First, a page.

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Mobile Madness: How to Get Employee Cell Phone Use Under Control

It seems that no matter where you go, you run into cell phone users who are blurting out steady streams of shocking and confidential information. Indeed, more than ever, we’re forced to hear the intimate details of strangers’ lives.

Excessive and offensive cell phone use isn’t limited to social venues, either. It’s corrupting the most basic of business courtesies. You’ve most likely witnessed it yourself. Perhaps it was a coworker taking a phone call during a meeting, or maybe it was a staff member’s annoying cell phone jingle that went off while you were giving some clients a facility tour. Simply put, there are dozens of scenarios, but one thing is certain: employees need to get a grip on their cell phone use.
    
First Things First

If your healthcare organization doesn’t have a cell phone policy in place, it should seriously consider doing so. After all, some businesses have been held liable for cell phone-related accidents. For example, if an employee gets into an accident while making or taking a business call, the employer could be liable. A second ground for employer liability is negligence. Based on this theory, an employer could be liable for permitting employees to use cell phones without first providing proper training or adopting appropriate cell phone use policies.
Tips To Talk About

In addition to your organization’s written policy, you should share these tips and guidelines with all employees.

1. Never take a personal cell phone call during a meeting. This includes informal meetings with coworkers or subordinates. Taking personal calls during a meeting is not only rude, but it also shows your boss that your mind isn’t 100 percent on the job.

2. Never make or receive a call while you’re performing another task. No matter how well you multi-task, you are—without a doubt—more likely to make a mistake while you’re on your cell phone. Additionally, making or receiving a cell phone call at work could give your patients and customers the impression that they’re not your main priority; that you’re ready to “drop” them as soon as you receive a call.

3. Say “so long” to the songs. Ring tones—from the latest rap song to the theme from Star Wars— can be very annoying to coworkers, patients, and customers. If you don’t want to turn off your cell phone completely, at least set it to vibrate.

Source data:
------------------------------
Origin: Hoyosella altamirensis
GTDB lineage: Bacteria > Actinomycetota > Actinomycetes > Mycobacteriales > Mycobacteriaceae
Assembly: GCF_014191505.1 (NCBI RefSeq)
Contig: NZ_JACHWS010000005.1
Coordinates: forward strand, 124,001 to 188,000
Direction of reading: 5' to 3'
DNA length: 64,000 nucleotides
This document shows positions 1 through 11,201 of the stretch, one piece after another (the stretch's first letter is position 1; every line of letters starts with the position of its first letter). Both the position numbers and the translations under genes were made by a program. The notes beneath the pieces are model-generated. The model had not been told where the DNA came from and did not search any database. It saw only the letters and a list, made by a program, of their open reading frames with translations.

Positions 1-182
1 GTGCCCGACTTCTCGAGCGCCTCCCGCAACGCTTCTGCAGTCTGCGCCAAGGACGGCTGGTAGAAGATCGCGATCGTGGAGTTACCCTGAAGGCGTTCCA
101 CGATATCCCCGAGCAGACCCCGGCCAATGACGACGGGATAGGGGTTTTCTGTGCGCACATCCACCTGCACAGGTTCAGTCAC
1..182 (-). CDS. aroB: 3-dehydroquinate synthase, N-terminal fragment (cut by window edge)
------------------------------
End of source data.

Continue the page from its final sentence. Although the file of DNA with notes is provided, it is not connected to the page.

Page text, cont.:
4. Define what constitutes an emergency. Cell phones are great in emergencies; loved ones can get in touch with you quickly and efficiently. But what exactly constitutes an emergency? Situations such as the school nurse calling to say your child is ill, your spouse calling to say his/her car has broken down on the highway, and any other family emergencies that you must deal with immediately should all be considered important calls. A friend calling to chat, or your child calling to say the TV isn’t working should not be considered emergencies. Let your family and friends know what you consider an emergency, and tell them that they should only interrupt your work day under those defined circumstances.

5. Use your voicemail. If you are in doubt about whether an incoming call is important, let voice mail pick it up. It will take much less time to check your messages than it will to answer the call and then tell the caller you can’t talk.

6. Mind your manners. While it’s okay to use your cell phone for calls during breaks, you shouldn’t make calls for everyone else to hear. Find a private place to talk, where your conversation can’t be overheard. You may be on a break, but your co-workers still have a job to do. More importantly, sick patients definitely don’t want to hear about your personal life, about your weekend plans, or about what you should make for dinner, etc. Be discreet and show some respect for those around you, as many are sick and suffering.

7. If you have an earpiece, don’t forget to take it off when you get to work. Earpieces can be very distracting, as people can’t tell if you’re on the phone or not.

Remember, cell phones aren’t really the problem. It’s peoples’ misuse and abuse of the technology that gives cell phones a bad name. If your healthcare organization wants to steer clear of mobile madness, it will need to draft a concise cell phone policy that, at a minimum, encompasses the guidelines above.

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